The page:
Abstract: The Houghton groups $H_n$ are a family of groups that are straightforward to define but have a variety of bizarre and interesting properties. In this talk I will discuss my recent computation of the Bieri-Neumann-Strebel-Renz invariants $\Sigma^m(H_n)$ of the $H_n$. The computation reveals some geometry reminiscent of that expected for metabelian groups by Bieri's $\Sigma^m$-Conjecture, and has implications for the finiteness properties of certain subgroups of $H_n$. This talk will be self-contained, and I will not assume any particular familiarity with the Houghton groups or the BNSR-invariants.
Abstract: In order to discuss recent work, I will introduce Legendrian contact homology as formulated by Chekanov.
Abstract: The notion of a 2-Segal object was recently defined by Dyckerhoff and Kapranov, and independently by Gálvez-Carrillo, Kock, and Tonks under the name of decomposition space. Whereas 1-Segal sets model the structure of a category, in which composition is defined and is associative, 2-Segal sets instead encode a more general structure in which composition need not exist or be unique, but is still associative when it is defined. The 2-Segal set associated to a graph gives a nice example where maps can be composed in different ways. In particular, following a definition of Dyckerhoff and Kapranov, this 2-Segal set has an associated Hall algebra which is much smaller than most natural examples of such algebras and has a curious description as a cohomology ring.
Abstract: I will continue my discussion of the Chekanov algebra and perhaps introduce my own recent work.
Abstract: We begin with a brief introduction to knot theory and proceed to a discussion of various models for randomness used to study knots. We then introduce a truncated model that allows us to get explicit probability formulae.
Koseleff and Pecker show that all knots can be parametrized by Chebyshev polynomials in three dimensions. These long knots can be realized as trajectories on billiard table diagrams. We use this knot diagram model to study random knot diagrams by flipping a coin at each 4-valent vertex of the trajectory.
We truncate this model to study 2-bridge knots together with the unknot. We give the exact probability of a knot arising in this model. Furthermore, we give the exact probability of obtaining a knot with crossing number c.
This is joint work with Chaim Even-Zohar and Sunder Ram Krishnan.
Abstract: Homology groups and homotopy groups of spaces are two of the main invariants used in algebraic topology to translate questions about spaces into the more rigid and computable setting of algebra. Homology groups are obtained by throwing away information, they are a form of derived abelianization of spaces, making them easier to compute than homotopy groups, but at the cost of losing information. Exploring connections between these invariants, such as the Hurewicz map, are thus very useful in helping to understand homotopy groups. One could ask the question: How much of a space does homology see? I will begin this talk by describing the classical completion of a space with respect to ordinary homology (with coefficients in a ring)—this construction goes back to Sullivan and Bousfield-Kan and provides an answer to this question.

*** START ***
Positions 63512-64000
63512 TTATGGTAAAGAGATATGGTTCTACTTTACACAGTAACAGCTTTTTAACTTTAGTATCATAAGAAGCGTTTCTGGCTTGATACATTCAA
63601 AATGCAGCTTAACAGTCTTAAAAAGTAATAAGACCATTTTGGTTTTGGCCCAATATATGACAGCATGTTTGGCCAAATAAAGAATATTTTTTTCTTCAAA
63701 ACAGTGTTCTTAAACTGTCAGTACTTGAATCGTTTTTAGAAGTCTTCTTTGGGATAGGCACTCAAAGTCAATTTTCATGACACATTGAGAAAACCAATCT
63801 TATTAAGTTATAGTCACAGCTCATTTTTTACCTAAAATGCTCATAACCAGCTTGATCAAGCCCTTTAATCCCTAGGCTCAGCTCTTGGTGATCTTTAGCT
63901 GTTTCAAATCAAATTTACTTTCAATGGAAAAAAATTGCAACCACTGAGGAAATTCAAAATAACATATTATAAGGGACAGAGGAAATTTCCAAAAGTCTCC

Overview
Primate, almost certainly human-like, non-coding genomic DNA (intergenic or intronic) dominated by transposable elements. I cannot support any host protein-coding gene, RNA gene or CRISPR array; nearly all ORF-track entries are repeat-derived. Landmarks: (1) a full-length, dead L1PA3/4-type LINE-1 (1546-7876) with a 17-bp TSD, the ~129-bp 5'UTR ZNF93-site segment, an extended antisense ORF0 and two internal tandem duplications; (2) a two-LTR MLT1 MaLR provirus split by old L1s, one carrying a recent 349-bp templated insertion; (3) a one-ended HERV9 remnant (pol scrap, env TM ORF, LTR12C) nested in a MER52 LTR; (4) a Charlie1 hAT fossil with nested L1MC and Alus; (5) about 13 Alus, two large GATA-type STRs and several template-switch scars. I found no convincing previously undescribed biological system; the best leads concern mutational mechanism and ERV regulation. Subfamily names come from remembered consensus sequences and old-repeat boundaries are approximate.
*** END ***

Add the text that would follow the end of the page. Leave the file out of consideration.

One consequence is that in the case of integral completion, these constructions can be understood as arising from a comparison between spaces and simplicial abelian groups equipped with extra coalgebraic structure. In joint work with John E. Harper, we show that the integral chains functor fits into an equivalence of homotopy theories between 1-connected spaces and certain coalgebras of simplicial abelian groups; thus capturing the homotopy category of simply connected spaces as abelian complexes with additional coalgebraic structure.
The completion construction and derived equivalence proof ideas, exploiting Goodwillie's higher Blakers-Massey theorems, are sufficiently homotopical to establish similar results in several closely related comparisons including (i) suspension, (ii) iterated suspension, and (iii) stabilization of spaces.
Time permitting I'll also discuss how these ideas can be extended to the unstable context of structured ring spectra.
Abstract: Proper CAT(0) spaces are natural generalizations of simply connected complete manifolds of non-positive sectional curvature. These spaces have a simple and beautiful metric geometry, and their boundaries at infinity are metric compacta. When a group $G$ acts properly discontinuously and cocompactly on a proper CAT(0) space (and this happens in a variety of important mathematical situations) $G$ is called a CAT(0) group. In this situation the point-set topology of the compact boundary reflects algebraic properties of the group. So this part of geometric group theory is a natural meeting place for algebra and topology. I will discuss the semistability problem for CAT(0) groups, a still-open problem which nicely illustrates this meeting place.
Abstract: We will talk about a sufficient condition under which a finite simplicial complex of dimension three or less and equipped with a piecewise Euclidean geometry collapses to a point according to a result of Katherine Crowley. This will be done using discrete Morse theory, a combinatorial analog to the classical smooth theory.